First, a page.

Since its founding, Wanamaker had been an unincorporated community of Marion County, located outside the city limits of Indianapolis. In 1970, by an act of the Indiana General Assembly, Indianapolis was consolidated with the government of Marion County, as Unigov. Wanamaker was annexed by Indianapolis. The ZIP code for the Wanamaker area is 46239, while the preferred city for the 46239 is Indianapolis, though Wanamaker is still listed as an acceptable city.
The Zink Raceway was a local attraction just north of Wanamaker off of Post Road. The track has been closed for many years, but it's remnants remain as a reminder of the days of small town racing circuits.
The Indianapolis Metropolitan Police Department and Indiana State Police provide law enforcement for the community. The Indianapolis Fire Department serves the Wanamaker area. The United States Post Office Wanamaker Branch provides local postal services. Franklin Township Community School Corporation schools serve the Wanamaker area.
- Franklin Central Christian Church
- Maple Hill United Methodist Church
- Nativity Catholic Church
- New Bethel Baptist Church
- Wanamaker Church of Christ
-  Southminster Presbyterian
Old Settler's Day
Since the late 1980s, community service organizations have been hosting Old Settler's Day, a street fair, in downtown Wanamaker. Wanamaker's main thoroughfare, Southeastern Avenue, is closed from Northeastern Avenue to McGaughey Road for the event. Vendors set up booths the length of the avenue and sell concessions and unique products. The Classic Car Show is held in conjunction with Old Settler's Day, rain or shine. Trophies are awarded to the top three in each official car class, and special awards are presented for various achievements. The festivities are concluded by a large firework show at Franklin Central High School. All the money for the firework show is donated via the community.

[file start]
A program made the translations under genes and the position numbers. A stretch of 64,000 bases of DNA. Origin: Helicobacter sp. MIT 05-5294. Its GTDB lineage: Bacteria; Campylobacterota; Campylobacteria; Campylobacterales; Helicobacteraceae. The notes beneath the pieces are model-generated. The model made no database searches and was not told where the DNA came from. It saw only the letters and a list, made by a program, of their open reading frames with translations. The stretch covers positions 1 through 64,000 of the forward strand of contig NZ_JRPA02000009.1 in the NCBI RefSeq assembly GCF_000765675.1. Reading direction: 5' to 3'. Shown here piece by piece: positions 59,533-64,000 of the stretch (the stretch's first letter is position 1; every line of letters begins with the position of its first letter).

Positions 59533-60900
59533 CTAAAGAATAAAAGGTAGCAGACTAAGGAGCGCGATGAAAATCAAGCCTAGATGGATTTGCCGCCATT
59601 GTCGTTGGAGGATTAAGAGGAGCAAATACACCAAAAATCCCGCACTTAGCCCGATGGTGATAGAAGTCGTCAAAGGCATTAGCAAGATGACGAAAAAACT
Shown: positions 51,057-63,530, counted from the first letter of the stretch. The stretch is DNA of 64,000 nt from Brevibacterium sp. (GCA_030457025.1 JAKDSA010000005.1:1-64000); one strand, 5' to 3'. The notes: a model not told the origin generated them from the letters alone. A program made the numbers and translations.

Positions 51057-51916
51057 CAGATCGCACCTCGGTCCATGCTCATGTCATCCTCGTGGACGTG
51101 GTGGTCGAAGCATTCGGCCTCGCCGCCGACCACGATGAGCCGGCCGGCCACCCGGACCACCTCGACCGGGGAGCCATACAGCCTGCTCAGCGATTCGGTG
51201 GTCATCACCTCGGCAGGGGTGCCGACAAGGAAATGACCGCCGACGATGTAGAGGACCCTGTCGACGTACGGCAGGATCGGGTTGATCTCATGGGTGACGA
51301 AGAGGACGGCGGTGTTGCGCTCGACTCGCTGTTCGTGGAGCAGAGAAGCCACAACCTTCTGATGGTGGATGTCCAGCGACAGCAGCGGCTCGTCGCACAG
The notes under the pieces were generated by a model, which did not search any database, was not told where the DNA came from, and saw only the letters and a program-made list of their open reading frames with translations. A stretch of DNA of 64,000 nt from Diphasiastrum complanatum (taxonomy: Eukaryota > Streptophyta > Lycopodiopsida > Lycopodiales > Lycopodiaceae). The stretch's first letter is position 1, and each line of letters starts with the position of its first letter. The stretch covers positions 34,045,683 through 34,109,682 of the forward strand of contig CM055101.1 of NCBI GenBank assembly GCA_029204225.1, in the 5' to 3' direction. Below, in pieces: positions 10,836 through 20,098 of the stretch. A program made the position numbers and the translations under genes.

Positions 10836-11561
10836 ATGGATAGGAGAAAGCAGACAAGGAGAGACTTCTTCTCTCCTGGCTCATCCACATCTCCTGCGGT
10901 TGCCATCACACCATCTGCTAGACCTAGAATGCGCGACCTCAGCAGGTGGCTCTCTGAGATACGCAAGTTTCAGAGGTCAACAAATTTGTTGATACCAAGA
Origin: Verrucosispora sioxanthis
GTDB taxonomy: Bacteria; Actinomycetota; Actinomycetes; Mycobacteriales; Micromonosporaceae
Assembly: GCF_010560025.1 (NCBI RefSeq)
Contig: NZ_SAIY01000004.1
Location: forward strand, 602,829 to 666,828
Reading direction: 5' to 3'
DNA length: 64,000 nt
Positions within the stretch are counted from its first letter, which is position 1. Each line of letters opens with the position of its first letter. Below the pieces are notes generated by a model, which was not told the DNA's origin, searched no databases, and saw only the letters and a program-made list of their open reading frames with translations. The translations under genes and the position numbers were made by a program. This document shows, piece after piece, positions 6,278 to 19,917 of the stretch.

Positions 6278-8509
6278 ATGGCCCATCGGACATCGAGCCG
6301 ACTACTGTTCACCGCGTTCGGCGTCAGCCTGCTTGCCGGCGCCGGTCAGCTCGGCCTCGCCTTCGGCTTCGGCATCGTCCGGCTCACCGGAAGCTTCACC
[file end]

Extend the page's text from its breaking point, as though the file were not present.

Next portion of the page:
Notable people from Wanamaker
- Otis Gibbs, singer-songwriter
- "Elevation on Geographic Names Information System". United States Geological Survey. February 14, 1979. Retrieved June 17, 2013.
- "Geographic Names Information System Feature ID". United States Geological Survey. February 14, 1979. Retrieved September 8, 2008.
- "Variant Name Citation: New Bethel". United States Geological Survey. December 31, 1981. Retrieved June 17, 2013.
- Sulgrove, Berry Robinson (1884). History of Indianapolis and Marion County, Indiana (Part 2). L.H. Everts & Company. p. 525.
- The History of New Bethel/Wanamaker. Indianapolis: Franklin Township Historical Society. 2003 . pp. 26–27.
- The History of New Bethel/Wanamaker. Indianapolis: Franklin Township Historical Society. 2003 . p. iv.
- "BGN Subject Folders on Geographic Names Information System". United States Geological Survey. 1963–1968. Retrieved June 17, 2013.
- Sulgrove, Berry Robinson (1884). History of Indianapolis and Marion County, Indiana (Part 2). L.H. Everts & Company. p. 526.
- "About the Road". The Historic Michigan Road. The Historic Michigan Road Association (HMRA). 2013. Retrieved June 18, 2013.
- "Look Up a ZIP Code". USPS.com. United States Postal Service. 2014. Retrieved 28 November 2014.
- Old Settler's Days